J.J. Abrams put out some of the most stunning, mentally twisting original stories in theaters and on our TV. Then he went and revitalized beloved franchisees from the past. Now he is bringing the two together and revitalizing one of his iconic original stories. I thought Cloverfield was lots of fun, and it used the found footage trope because it served the story, not because it served the budget. Still the only nod to that motif here is the presentation of the trailer. I love the theory that this was the intended way to show this trailer as a omega to the original. And, even as one who enjoys set rumors and a year of different trailers and images, the idea of “Surprise, I made an entire movie while no one was looking at anything other than Star Wars.” is awesome.
Did you like the original Cloverfield? What do you think of the trailer for 10 Cloverfield Lane?
COMING IN 2016!
THE HUMAN RACE STARTED THE SIXTH MASS EXTINCTION ON EARTH…
A chain of subglacial volcanoes erupt in Iceland. The melting ice floods the countryside. Poisonous gas descends on Scotland. A tsunami devastates the Norwegian coastline. An ash cloud rises into the atmosphere, blotting out the sun across Europe, ushering in a new Ice Age. Dozens of nuclear power plants, flooded by ocean water, experience meltdowns. Millions perish. Many more are displaced. All on the first day.
On the second day, a series of earthquakes moving in a straight line, reveal the presence of something massive, walking across the landscape. Concealed by a thick, radioactive ash cloud, the ‘aberration’ heads west, toward Russia.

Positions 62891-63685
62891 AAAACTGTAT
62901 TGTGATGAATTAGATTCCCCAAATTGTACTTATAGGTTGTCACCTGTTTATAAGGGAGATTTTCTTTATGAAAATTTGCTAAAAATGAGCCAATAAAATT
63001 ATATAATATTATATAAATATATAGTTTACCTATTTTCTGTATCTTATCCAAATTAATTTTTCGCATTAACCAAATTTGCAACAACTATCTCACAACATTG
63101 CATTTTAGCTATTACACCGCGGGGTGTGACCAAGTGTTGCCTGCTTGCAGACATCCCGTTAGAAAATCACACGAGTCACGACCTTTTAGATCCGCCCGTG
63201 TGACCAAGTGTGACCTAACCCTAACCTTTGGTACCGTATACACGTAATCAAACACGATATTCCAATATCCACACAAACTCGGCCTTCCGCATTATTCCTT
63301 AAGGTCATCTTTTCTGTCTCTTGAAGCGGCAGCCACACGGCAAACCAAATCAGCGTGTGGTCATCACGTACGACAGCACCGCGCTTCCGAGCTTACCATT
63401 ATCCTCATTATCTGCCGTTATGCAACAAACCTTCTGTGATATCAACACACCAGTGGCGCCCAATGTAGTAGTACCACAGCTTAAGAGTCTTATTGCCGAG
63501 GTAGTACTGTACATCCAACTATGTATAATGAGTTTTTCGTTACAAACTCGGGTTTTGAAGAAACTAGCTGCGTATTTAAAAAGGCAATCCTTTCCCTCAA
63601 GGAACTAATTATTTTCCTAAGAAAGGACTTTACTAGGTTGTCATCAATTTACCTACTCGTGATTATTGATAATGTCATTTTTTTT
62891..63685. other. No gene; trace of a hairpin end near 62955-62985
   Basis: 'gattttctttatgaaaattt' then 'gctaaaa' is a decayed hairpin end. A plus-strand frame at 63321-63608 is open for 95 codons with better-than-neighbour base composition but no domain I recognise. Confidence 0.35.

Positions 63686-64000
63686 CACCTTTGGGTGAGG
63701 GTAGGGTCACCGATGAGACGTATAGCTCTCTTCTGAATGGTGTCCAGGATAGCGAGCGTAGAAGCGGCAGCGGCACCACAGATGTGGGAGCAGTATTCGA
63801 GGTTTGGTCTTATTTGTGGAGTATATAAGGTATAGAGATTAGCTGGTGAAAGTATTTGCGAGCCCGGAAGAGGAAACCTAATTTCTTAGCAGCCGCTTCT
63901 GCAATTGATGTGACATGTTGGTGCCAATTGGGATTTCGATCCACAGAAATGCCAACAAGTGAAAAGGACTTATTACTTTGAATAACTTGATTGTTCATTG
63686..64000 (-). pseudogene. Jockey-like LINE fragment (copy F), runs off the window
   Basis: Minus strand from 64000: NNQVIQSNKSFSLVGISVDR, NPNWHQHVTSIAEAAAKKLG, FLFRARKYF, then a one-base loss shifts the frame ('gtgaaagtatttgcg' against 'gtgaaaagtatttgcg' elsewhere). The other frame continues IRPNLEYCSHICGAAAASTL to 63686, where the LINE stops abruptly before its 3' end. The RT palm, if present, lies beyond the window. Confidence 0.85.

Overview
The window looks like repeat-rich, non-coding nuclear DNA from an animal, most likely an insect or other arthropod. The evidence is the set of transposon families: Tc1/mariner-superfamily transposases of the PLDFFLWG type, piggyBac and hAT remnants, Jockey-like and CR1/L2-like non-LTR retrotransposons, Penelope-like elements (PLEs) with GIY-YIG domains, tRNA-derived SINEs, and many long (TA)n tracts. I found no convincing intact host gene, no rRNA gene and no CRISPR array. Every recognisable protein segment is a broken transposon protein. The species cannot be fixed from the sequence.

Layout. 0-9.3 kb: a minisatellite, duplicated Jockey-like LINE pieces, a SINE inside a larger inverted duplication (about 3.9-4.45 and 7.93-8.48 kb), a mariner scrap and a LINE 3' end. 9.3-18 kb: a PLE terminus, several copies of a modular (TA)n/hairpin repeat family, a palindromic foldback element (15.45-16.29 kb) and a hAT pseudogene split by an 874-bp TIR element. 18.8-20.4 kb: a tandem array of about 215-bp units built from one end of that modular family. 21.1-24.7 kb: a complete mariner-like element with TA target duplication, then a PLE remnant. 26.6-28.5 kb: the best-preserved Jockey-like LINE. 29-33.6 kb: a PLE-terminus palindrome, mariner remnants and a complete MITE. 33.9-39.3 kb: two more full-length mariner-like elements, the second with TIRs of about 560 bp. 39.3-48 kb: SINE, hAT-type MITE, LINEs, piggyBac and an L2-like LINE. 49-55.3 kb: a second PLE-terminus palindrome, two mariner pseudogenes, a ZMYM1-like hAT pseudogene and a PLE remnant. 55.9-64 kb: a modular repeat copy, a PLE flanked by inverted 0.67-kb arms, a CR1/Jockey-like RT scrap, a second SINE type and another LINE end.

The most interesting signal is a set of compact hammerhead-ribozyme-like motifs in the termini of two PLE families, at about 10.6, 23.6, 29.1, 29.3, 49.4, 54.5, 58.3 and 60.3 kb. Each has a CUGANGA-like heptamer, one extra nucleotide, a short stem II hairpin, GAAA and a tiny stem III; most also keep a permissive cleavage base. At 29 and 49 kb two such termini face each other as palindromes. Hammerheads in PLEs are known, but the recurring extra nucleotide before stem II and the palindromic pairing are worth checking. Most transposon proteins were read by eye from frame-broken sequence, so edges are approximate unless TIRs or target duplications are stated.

Abraham Wright, a science writer for Modern Scientist, who wants nothing more than to be reunited with his family, finds himself at the center of the United States’ response to the crisis. Under his new title as Assistant Science Advisor to the President, Wright is sent to Europe with a team of Army Rangers, where he uncovers the truth about the ancient behemoth laying waste to the world: there have been five mass extinctions on planet Earth, and the aberration has been present at each.
On the third day, the world fights back.
A review of the Godzilla: Rulers of Earth
comic book series
By Kane Gilmour
IDW recently wrapped up their Godzilla: Rulers of Earth comic book series, which followed a 12-issue Godzilla: Kingdom of Monsters series and a 13-issue Godzilla series. While I did not read either of those two series, Rulers caught my eye because at 25 issues, it was the longest-ever Godzilla series, and because the art by Matt Frank (with the occasional assist or relief issue by Jeff Zornow*) was simply gorgeous. The question is, at 25 issues (or 6 trade paperbacks), is the series worth it? Read on.
I realize there are bound to be three categories of readers for this series.
- Cat 1 are casual readers with little to no knowledge about Godzilla or the 30(!) films for the character.
- Cat 2 readers will be like me, those who have watched many or even all of the films, but may not have read all the comics and might not be able to tell the difference at a glance between Battra and Megaguirus—but they at least know it’s not Mothra.
- Cat 3 readers can probably tell you the issue, page, and panel number (from memory) of the first time King Ghidorah appeared in a comic book. I’ll try to address how each audience will react to the series.